References:

Laureate Education (Producer). (2018). Contemporary Issues in Public Health Policy with Joel

Teitelbaum [Video file]. Baltimore, MD: Author.

Obamacare: Has Trump managed to kill off Affordable Care Act? (2019, March 29). Retrieved from

https://www.bbc.com/news/world-us-canada-24370967

Willison, C. E., & Singer, P. M. (2017, August). Repealing the Affordable Care Act Essential Health

Benefits: Threats and Obstacles. Retrieved from

https://www.ncbi.nlm.nih.gov/pmc/articles/PMC55081…

16 hours ago

Emmanuel Oguno

RE: Discussion – Week 3

COLLAPSE

According to In-Brief (2016), Repealing and or replacing the ACA will increase the number of uninsured persons by 24 million, Medicaid coverage will be lower by 14.5 million persons, and fewer health care services provided to modest and low-income families. The Affordable Care Act(ACA) addresses several key issues, including health insurance coverage, preventative care, coverage for preexisting conditions, and healthcare costs. The ACA expands health insurance coverage using public options at both the federal and state levels (Sicheman, 2019). If efforts to repeal and replace the Patient Portability and Affordable Care Act (ACA) are successful, an estimated 20 million citizens will lose their healthcare coverage, and Some states may lose about $135 billion in Medicaid and subsidies paid into the healthcare marketplace. Insurance companies may deny or delay coverage to people living with chronic illnesses disease or preexisting conditions, and as many as 1.2 million Americans could lose their jobs (Sicheman, 2019).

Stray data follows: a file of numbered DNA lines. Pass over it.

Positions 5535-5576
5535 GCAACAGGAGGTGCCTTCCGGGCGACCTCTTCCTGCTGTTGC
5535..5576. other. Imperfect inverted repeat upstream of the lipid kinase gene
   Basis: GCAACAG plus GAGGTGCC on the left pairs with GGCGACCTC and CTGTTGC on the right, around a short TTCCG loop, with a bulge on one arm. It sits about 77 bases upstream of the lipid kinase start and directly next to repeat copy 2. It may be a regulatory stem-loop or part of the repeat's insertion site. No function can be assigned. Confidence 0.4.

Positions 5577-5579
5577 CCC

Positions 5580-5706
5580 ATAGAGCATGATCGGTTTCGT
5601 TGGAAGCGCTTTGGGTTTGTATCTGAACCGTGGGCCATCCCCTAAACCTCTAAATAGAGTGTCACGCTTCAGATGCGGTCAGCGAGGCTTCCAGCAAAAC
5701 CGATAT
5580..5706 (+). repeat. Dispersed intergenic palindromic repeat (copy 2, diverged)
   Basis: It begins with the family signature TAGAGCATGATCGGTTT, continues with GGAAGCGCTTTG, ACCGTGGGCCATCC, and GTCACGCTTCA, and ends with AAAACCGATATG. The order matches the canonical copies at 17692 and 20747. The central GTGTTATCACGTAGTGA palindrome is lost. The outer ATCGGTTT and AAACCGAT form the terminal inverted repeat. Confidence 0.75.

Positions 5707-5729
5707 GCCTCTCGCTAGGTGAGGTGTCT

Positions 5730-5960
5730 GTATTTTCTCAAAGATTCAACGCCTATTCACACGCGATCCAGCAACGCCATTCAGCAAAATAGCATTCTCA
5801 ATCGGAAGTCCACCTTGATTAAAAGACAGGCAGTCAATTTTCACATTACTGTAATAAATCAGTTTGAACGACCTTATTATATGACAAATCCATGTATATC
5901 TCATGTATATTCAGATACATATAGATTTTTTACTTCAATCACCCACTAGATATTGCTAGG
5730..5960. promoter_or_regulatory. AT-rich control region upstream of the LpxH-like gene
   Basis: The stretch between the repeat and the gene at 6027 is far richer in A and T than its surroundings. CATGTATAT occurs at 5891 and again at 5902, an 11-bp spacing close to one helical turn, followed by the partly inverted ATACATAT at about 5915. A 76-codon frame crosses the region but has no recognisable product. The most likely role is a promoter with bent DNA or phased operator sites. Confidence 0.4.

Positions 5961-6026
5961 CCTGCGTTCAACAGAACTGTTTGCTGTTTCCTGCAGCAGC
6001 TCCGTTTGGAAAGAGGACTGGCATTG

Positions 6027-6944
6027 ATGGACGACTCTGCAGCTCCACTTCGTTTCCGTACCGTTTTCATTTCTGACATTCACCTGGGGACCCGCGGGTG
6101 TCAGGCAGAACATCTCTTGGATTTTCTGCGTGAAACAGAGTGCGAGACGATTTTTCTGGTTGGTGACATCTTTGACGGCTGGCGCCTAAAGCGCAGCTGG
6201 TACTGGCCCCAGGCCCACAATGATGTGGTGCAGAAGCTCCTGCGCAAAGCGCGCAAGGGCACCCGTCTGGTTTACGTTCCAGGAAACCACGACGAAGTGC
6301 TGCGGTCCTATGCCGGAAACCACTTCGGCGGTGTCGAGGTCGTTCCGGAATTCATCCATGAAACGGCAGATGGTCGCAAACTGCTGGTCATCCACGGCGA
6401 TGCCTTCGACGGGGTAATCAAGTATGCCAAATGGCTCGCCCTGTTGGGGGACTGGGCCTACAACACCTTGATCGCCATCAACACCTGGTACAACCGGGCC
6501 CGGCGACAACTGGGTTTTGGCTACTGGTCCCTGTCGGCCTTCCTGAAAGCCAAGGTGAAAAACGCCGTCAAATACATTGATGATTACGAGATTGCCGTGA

Policymakers find it very tempting to take a stance on repealing or replacing the ACA, and it is even harder when the rival political party controls some of the policy-making body. Moreover, each participant reacts to the perceived biases of the others. Trump administration has not appeared willing to acknowledge that it has chosen policies that fail a cost-benefit analysis. Instead, it has responded in several different ways. In a few cases, he has proposed implausible benefit analyses that do not survive serious scrutiny. It has also erected procedural barriers to regulation via executive order (Jonathan et al., 2020).